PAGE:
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Essays on labour market segmentation in Japan

Iwagami, Junko (2020) Essays on labour market segmentation in Japan. PhD thesis, University of Essex.

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Properly assessing labour market segmentation and its outcomes are essential for the debate of the policy related to atypical work. This thesis document the labour market segmentation in Japan, construct the model, and do counterfactual simulation to contribute to the policy making. The first chapter documented a rise in atypical jobs and labour market segmentation in Japan. The main findings are the follows. Firstly, there is labour market segmentation between atypical and standard workers in Japan. Secondly, the institutional setting largely affects labour market outcomes. Thirdly, there is a small relationship between educational attainment. The model constructed in the second and the third chapter reflect the analyses of the first chapter. The second chapter constructs a labour market matching model with heterogeneous jobs and workers that incorporates on-the-job search and different turnover rates. It extends the model of Dolado et al. (2009) by adding different turnover rates to heterogeneous jobs. In line with the paper of Dolado, we prove that the introduction of OTJ search enhances the likelihood of having an equilibrium with cross-skill matching even if the model contains different turnover rates to heterogeneous jobs. The quantitative implications give the prediction that the unemployment rate of low-productivity workers increases, inequality grows, and welfare decreases as skill-biased technical change proceeds. The third chapter constructs a search matching model, which incorporates endogenous labour market participation into the segmented labour market by combining the models of Albrecht and Vroman (2002) and Garibaldi and Wasmer (2005) to investigate how to raise the labour force participation rate in the segmented labour market. The quantitative implications predict that the decrease of the value of home production, such as the rapid spread of autonomous robotic vacuum cleaners and cheap housekeeping services, leads an increase in employment.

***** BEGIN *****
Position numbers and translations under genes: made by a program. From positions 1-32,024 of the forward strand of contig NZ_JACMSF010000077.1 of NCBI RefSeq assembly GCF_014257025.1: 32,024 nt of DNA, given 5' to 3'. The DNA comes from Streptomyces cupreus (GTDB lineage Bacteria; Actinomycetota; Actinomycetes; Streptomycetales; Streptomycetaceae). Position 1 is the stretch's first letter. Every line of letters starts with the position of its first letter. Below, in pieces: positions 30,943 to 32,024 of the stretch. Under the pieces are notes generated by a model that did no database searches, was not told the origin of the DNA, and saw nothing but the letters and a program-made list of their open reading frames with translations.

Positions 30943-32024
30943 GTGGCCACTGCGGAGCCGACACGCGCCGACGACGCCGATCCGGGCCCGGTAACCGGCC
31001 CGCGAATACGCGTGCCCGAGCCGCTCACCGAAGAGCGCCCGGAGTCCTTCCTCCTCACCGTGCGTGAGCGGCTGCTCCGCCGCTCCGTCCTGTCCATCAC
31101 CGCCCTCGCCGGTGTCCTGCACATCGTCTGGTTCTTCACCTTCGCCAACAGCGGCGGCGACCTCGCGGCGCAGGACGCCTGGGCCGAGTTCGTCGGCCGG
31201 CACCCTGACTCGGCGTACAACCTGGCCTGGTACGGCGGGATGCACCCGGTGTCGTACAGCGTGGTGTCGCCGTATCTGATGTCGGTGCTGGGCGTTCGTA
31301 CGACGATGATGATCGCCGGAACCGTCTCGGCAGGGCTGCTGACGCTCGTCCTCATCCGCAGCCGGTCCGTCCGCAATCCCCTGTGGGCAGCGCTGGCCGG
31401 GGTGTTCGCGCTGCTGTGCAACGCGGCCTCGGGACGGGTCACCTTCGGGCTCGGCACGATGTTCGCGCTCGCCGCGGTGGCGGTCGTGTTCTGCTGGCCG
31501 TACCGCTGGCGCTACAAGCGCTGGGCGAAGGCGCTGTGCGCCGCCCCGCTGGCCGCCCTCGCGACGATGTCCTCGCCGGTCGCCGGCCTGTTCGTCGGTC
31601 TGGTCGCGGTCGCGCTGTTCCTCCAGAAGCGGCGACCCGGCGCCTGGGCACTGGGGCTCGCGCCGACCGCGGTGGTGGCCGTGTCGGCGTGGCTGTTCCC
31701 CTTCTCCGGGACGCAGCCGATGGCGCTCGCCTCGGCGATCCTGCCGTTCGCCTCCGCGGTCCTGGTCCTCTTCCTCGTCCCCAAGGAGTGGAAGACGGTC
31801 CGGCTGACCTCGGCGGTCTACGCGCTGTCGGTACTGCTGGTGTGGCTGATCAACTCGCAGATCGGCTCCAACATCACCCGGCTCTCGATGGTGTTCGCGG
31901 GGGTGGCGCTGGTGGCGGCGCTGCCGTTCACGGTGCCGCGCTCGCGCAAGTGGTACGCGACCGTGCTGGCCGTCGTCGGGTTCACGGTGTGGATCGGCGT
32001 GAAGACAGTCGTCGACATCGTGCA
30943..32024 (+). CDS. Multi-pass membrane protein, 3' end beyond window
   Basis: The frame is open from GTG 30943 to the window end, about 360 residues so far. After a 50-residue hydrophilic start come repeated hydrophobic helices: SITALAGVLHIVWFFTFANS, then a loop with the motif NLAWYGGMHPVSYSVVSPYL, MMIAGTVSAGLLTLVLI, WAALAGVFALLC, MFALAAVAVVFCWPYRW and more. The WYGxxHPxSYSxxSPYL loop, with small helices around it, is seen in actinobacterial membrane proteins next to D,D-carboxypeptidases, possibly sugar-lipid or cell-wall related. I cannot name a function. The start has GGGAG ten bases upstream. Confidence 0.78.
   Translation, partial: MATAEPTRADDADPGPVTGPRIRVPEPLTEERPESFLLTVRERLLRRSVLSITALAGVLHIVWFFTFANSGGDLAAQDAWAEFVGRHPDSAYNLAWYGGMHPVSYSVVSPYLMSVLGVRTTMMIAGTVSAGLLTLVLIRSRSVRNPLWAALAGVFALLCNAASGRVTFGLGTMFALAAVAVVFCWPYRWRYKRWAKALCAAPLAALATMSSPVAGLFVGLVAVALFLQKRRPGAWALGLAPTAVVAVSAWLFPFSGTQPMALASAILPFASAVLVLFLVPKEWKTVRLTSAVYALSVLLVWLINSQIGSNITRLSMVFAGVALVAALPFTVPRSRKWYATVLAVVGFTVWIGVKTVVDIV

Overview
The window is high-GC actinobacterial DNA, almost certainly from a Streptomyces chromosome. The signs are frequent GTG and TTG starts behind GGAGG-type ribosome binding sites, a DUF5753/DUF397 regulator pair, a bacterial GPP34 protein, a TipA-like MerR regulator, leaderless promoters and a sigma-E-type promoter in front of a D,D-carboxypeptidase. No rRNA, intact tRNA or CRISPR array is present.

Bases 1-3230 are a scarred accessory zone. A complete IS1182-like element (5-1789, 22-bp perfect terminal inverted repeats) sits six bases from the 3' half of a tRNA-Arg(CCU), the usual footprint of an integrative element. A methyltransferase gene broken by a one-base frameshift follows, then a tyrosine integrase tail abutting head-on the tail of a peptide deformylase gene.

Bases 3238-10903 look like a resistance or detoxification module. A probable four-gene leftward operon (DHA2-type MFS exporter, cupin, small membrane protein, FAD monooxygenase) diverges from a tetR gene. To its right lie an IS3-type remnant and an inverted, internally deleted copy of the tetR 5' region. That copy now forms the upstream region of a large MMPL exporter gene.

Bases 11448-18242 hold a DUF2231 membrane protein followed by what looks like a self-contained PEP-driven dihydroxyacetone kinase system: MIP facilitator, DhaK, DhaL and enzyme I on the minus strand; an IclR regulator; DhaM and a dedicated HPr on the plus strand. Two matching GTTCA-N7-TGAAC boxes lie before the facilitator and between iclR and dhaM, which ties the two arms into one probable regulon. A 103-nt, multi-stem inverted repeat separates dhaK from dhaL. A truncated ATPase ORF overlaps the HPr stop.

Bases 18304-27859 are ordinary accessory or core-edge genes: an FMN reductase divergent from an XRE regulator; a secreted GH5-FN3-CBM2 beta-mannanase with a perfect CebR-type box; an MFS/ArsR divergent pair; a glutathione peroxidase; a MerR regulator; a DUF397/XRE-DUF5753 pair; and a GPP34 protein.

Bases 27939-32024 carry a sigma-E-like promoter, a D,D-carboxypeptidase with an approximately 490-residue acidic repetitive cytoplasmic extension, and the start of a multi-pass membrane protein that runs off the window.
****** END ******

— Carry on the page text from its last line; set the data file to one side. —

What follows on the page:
Item Type: Thesis (PhD)
Subjects: H Social Sciences > H Social Sciences (General)
H Social Sciences > HD Industries. Land use. Labor
Divisions: Faculty of Social Sciences > Economics, Department of
Depositing User: Junko Iwagami
Date Deposited: 24 Feb 2020 15:54
Last Modified: 24 Feb 2020 15:54

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